Prosser knew the importance of the middle school program and made them feel part of the high school team.
“I have seen the way programs are built successfully in previous places,” he said. “If you stick with this, you are going to be putting trophies in that trophy case from state championships in high school. That has worked on both the boys and girls side. These girls contributed to both of those, not just the success of the girls team. They have contributed to the success of the boys team as well.”
Compton said having the middle school and high school runners train and compete together is big factor in building the Vikings into a state power.
“It is great that we are one team,” she said. “It really helps the middle schoolers prepare for what they need for high school. It helps us not wanting the middle schoolers to beat us. It helps the middle schoolers to push themselves and shows them what they have to do to be successful.”
Prosser said Meyer and Compton have meant more than the eye can see to the success of every runner the past seven years.
“The special ones just step in [and lead],” Prosser said. “They look at their teammates as brothers and sisters. They want to pass on the things they have learned over the years. That is what makes you the best. We talk about making this more than a sport. It can translate into many aspects of life.”
The two had no idea of what cross country was or what it would mean to them as young sixth graders.
“When I was in sixth grade, I did not think about the future, what it could bring,” Compton said. “It was the first year they were allowing sixth graders [compete]. We decided that I would try it and if I liked it, I would stay out. I loved it.”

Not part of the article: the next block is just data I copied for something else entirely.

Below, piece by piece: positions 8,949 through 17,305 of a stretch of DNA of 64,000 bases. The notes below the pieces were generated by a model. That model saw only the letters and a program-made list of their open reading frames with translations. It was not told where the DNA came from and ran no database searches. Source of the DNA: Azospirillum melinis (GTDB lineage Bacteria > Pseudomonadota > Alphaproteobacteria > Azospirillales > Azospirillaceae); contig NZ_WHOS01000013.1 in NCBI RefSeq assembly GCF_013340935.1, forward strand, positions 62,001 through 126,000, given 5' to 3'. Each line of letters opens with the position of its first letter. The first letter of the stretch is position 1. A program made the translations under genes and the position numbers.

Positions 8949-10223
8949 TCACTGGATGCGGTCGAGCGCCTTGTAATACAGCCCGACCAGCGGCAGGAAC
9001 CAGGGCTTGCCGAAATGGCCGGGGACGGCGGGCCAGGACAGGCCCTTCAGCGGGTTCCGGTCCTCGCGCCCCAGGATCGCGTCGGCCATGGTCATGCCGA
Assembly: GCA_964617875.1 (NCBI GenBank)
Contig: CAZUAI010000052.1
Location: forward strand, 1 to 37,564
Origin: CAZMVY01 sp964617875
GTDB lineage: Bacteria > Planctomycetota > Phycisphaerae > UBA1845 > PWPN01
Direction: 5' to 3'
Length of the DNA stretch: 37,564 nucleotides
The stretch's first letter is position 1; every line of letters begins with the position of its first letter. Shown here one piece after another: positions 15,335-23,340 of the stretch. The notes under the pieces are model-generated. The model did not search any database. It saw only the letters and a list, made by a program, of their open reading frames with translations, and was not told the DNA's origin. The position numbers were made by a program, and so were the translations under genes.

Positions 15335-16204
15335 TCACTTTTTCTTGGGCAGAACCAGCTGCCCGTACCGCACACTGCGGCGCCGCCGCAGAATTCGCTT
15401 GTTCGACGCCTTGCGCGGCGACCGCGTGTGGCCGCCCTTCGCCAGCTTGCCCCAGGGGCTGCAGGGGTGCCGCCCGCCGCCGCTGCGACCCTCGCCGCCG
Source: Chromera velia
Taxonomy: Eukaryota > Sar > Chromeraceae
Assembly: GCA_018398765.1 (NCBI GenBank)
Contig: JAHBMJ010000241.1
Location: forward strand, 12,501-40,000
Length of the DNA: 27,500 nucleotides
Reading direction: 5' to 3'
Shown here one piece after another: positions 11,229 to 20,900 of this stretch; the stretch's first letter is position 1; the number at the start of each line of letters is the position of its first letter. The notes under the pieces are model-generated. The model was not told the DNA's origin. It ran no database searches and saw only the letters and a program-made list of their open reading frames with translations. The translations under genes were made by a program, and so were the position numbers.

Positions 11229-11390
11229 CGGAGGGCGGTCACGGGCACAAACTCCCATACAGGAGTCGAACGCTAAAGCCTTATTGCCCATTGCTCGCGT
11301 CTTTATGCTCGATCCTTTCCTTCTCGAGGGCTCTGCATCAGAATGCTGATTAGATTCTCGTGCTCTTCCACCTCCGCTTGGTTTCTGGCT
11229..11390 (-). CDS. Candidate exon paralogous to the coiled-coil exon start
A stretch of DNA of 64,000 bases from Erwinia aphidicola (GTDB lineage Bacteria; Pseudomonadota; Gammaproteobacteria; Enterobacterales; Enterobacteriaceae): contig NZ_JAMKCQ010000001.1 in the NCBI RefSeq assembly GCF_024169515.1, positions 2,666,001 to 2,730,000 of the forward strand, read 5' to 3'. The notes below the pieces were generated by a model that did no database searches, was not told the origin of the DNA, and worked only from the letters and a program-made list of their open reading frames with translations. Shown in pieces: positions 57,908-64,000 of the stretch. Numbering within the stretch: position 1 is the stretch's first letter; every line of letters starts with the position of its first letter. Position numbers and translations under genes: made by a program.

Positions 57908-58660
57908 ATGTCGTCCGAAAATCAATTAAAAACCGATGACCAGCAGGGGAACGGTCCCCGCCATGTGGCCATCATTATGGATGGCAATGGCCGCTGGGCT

Meyer never thought about how the sport would mold her as she grew older.
“In sixth grade, I did not have any idea what the future would hold,” she said. “I did not know it would become such a big deal. When I was in sixth grade, my family went on a walk/jog. We ran for four miles. I knew my brother was going to do cross country. Maybe I will do it too because we were not allowed to play volleyball or any other sports yet. At first, it was a filler, then it became a passion.”
The Vikings used cross country to grow close to each other through the years.
“We need each other to do well,” Meyer said. “In practices, when one of us isn’t there, it feels off. Last year, when I did not make it to state and she did, I still went and cheered her on. I warmed up with her. It was nice to be able to do that and be there for her.”
Compton said Lily made her a better person and runner.
“I have always looked up to Lily because she has been the top runner,” Compton said. “She has pushed me every single year to get better and better. I love that she could be with me at state. This year, we hope we all make it.”
The duo eyes bigger goals as seniors, hopefully leading the girls team back to state.
“It would be really cool to have the whole team make it to state,” Meyer said. “We have some big goals set.”
Compton said, “We have a really tight-knit group. It would be so fun if we can make it to state together. If we stay together and healthy, the sky is the limit.”